Second, the Prophet ﷺ graced Imam Busiri and visited him in a dream, and wrapped his burdah, his coat, around him. That alone gives this poem a very special connection to the Prophet ﷺ.

Third, as is evident throughout the Burdah, Imam Busiri came to the Prophet ﷺ empty-handed, with no claim to name or fame.

And lastly, love. Love is an incredible connector. And Imam Busiri’s love is obvious. As he describes in the very first chapter, true love is hard to hide. And his love is obvious. How do we know the power of love as a connector? From the Prophet ﷺ himself, who said, “A man is with whomever he loves,” and “You are with whomever you love.” So the love that flows so blatantly through Imam Busiri’s poem is an indicator of the poem’s close connection to the Prophet ﷺ.

What was your inspiration in writing this translation of The Burdah? What do you think of the other English translations of The Burdah? Was there something about these previous translations that motivated you to attempt a translation of your own?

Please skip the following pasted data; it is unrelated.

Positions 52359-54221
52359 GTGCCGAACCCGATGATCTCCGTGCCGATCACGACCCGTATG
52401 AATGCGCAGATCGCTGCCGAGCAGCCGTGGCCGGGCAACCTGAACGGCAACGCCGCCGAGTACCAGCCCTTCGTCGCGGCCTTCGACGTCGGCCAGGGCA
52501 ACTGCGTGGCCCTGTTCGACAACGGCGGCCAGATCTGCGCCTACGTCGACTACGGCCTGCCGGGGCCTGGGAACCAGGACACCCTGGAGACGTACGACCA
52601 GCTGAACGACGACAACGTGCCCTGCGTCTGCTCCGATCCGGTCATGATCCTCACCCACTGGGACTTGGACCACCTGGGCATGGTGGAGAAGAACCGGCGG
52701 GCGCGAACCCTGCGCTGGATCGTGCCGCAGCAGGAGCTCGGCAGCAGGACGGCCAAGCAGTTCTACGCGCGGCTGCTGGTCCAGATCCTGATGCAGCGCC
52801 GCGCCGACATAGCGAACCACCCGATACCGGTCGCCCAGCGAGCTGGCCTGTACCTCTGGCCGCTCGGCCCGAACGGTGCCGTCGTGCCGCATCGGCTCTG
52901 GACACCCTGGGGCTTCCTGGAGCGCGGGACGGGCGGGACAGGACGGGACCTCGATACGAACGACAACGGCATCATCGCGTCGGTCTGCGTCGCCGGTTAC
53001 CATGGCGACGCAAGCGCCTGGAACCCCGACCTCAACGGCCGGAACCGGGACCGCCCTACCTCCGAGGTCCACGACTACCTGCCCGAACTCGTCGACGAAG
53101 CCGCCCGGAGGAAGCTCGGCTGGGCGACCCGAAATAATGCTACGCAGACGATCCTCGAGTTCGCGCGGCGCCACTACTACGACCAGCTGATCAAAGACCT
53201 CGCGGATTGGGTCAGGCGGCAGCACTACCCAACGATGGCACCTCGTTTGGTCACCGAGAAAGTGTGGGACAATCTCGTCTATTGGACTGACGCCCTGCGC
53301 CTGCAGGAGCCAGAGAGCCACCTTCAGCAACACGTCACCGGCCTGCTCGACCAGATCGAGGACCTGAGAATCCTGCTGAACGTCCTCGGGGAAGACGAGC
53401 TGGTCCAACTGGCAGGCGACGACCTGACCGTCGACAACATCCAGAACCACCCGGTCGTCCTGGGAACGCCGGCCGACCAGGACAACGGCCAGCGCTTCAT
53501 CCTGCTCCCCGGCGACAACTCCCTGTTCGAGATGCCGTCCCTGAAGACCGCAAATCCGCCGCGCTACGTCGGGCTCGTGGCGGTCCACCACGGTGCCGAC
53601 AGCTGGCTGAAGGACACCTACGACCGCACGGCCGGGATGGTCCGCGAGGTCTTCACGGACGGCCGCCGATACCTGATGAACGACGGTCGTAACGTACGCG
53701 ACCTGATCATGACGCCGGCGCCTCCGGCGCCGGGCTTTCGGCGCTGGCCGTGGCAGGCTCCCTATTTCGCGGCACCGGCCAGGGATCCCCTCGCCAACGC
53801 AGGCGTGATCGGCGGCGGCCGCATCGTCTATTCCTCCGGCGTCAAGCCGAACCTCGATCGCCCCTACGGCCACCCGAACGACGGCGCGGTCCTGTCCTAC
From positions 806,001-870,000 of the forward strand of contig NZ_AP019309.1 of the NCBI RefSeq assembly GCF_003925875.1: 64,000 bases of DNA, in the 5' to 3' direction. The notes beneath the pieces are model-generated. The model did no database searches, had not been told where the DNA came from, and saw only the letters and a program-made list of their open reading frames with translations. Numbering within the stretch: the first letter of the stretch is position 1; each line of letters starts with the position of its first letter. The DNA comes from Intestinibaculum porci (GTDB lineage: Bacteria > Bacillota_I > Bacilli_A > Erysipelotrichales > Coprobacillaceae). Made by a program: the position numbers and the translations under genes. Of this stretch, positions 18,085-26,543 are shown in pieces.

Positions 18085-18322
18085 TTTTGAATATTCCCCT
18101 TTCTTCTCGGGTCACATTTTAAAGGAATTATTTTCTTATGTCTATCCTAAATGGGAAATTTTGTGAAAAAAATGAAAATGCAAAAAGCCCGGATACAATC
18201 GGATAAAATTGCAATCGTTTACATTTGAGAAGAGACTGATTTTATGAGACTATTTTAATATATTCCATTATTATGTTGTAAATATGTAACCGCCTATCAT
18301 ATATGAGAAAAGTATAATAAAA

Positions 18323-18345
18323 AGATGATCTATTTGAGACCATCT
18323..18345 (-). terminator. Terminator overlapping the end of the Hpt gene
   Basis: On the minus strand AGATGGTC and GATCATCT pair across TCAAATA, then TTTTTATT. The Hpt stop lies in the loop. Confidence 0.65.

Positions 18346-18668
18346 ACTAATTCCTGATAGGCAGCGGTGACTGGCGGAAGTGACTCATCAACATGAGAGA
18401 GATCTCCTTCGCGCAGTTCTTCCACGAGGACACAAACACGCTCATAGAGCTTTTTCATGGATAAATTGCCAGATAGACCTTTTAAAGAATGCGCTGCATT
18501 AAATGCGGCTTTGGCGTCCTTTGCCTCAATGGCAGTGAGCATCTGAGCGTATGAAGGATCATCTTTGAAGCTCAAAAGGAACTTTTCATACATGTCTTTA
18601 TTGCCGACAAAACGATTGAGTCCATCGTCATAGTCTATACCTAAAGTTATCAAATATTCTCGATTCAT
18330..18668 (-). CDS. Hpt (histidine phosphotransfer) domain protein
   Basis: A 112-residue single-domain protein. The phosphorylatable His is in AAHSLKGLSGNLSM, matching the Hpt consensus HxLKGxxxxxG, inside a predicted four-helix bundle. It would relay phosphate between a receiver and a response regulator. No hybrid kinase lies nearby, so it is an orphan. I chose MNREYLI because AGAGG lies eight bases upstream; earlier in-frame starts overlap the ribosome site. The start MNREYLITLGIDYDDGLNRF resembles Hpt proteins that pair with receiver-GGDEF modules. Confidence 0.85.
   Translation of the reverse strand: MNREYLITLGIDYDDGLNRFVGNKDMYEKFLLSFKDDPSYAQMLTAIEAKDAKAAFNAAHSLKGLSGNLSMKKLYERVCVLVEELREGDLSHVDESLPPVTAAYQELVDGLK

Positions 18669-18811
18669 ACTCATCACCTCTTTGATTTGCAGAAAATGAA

Insha’allah, the inspiration was Rasul Allah ﷺ.

As for a more detailed answer, I think to fully appreciate the answer, people will have to read my preface to The Burdah, which I’ve entitled “A Journey in Love.” In a sense, the inspiration for it was a journey, with many steps. As I mention in the preface, “This text has been a lifetime in the making.”

You can also watch the interview with Al-Madina Institute I did on why I translated the Burdah: 

Shaykh Mokhtar Maghraoui has praised and complimented your translation as one of high merit. What are your thoughts on this? What type of training did you receive that assisted you in translating The Burdah?